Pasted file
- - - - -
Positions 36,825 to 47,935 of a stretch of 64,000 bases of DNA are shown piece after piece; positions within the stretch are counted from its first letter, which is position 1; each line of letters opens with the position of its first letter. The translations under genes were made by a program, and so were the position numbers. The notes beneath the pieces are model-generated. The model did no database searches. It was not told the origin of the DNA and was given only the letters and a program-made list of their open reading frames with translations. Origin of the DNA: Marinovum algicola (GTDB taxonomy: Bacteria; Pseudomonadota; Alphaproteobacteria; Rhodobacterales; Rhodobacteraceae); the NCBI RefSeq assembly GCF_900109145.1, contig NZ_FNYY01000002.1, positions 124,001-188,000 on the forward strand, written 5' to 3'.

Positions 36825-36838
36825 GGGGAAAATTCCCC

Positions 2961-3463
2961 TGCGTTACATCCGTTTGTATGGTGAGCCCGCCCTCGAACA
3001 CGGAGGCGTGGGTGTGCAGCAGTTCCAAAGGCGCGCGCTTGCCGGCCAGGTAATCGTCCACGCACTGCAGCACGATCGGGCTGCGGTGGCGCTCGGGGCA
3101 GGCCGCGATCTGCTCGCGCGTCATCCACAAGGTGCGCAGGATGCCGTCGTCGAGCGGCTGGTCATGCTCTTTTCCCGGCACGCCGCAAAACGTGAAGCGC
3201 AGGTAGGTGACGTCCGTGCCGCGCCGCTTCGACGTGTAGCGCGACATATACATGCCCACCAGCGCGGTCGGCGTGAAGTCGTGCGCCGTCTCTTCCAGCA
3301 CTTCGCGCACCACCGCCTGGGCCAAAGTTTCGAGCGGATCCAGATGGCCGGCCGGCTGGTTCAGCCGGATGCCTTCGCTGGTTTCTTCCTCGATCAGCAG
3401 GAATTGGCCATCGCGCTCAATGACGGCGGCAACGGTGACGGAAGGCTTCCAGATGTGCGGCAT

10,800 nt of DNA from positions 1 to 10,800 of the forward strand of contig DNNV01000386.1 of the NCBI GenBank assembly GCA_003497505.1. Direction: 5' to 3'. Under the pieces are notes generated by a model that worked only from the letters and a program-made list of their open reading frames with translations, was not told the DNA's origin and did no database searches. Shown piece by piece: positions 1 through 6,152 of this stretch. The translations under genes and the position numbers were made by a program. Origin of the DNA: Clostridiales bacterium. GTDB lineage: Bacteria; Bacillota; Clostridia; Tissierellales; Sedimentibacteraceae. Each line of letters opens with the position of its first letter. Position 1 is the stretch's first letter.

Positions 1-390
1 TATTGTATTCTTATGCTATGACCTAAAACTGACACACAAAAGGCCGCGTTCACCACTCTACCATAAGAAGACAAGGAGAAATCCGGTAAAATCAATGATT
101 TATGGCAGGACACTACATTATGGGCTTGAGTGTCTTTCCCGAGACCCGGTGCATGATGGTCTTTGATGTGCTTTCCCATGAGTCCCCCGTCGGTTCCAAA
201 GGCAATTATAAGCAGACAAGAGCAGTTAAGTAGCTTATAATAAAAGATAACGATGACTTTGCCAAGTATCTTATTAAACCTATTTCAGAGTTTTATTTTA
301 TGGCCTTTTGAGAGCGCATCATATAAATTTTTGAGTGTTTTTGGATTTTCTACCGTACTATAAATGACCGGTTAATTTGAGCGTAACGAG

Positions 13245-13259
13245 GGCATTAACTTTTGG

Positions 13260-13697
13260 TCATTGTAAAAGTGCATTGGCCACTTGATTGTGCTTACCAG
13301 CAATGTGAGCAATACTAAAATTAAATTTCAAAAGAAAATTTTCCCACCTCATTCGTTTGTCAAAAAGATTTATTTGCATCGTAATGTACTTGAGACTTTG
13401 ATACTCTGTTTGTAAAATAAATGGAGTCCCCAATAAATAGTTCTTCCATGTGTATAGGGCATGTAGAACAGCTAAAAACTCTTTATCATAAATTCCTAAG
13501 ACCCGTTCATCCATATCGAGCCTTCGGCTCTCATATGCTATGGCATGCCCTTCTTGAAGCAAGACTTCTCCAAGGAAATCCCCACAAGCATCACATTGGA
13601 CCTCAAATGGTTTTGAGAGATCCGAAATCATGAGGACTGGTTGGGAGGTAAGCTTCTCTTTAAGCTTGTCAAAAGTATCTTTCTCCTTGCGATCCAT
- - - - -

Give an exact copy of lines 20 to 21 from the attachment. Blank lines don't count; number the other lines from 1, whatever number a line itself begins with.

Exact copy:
13260 TCATTGTAAAAGTGCATTGGCCACTTGATTGTGCTTACCAG
13301 CAATGTGAGCAATACTAAAATTAAATTTCAAAAGAAAATTTTCCCACCTCATTCGTTTGTCAAAAAGATTTATTTGCATCGTAATGTACTTGAGACTTTG